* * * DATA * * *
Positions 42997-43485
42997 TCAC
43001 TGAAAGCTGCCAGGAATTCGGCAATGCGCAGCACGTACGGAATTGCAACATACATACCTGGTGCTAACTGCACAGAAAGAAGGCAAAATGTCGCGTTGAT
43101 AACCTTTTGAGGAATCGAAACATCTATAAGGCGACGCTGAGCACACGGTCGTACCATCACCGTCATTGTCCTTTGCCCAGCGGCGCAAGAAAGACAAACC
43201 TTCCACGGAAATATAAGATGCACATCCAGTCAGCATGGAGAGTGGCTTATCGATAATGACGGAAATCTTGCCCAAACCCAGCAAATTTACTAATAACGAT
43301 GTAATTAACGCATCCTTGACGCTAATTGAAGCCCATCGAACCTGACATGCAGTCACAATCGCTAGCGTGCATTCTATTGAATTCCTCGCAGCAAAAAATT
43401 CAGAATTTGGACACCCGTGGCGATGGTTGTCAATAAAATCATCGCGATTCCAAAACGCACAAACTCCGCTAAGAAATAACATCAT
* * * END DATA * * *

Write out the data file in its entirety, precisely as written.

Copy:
Positions 42997-43485
42997 TCAC
43001 TGAAAGCTGCCAGGAATTCGGCAATGCGCAGCACGTACGGAATTGCAACATACATACCTGGTGCTAACTGCACAGAAAGAAGGCAAAATGTCGCGTTGAT
43101 AACCTTTTGAGGAATCGAAACATCTATAAGGCGACGCTGAGCACACGGTCGTACCATCACCGTCATTGTCCTTTGCCCAGCGGCGCAAGAAAGACAAACC
43201 TTCCACGGAAATATAAGATGCACATCCAGTCAGCATGGAGAGTGGCTTATCGATAATGACGGAAATCTTGCCCAAACCCAGCAAATTTACTAATAACGAT
43301 GTAATTAACGCATCCTTGACGCTAATTGAAGCCCATCGAACCTGACATGCAGTCACAATCGCTAGCGTGCATTCTATTGAATTCCTCGCAGCAAAAAATT
43401 CAGAATTTGGACACCCGTGGCGATGGTTGTCAATAAAATCATCGCGATTCCAAAACGCACAAACTCCGCTAAGAAATAACATCAT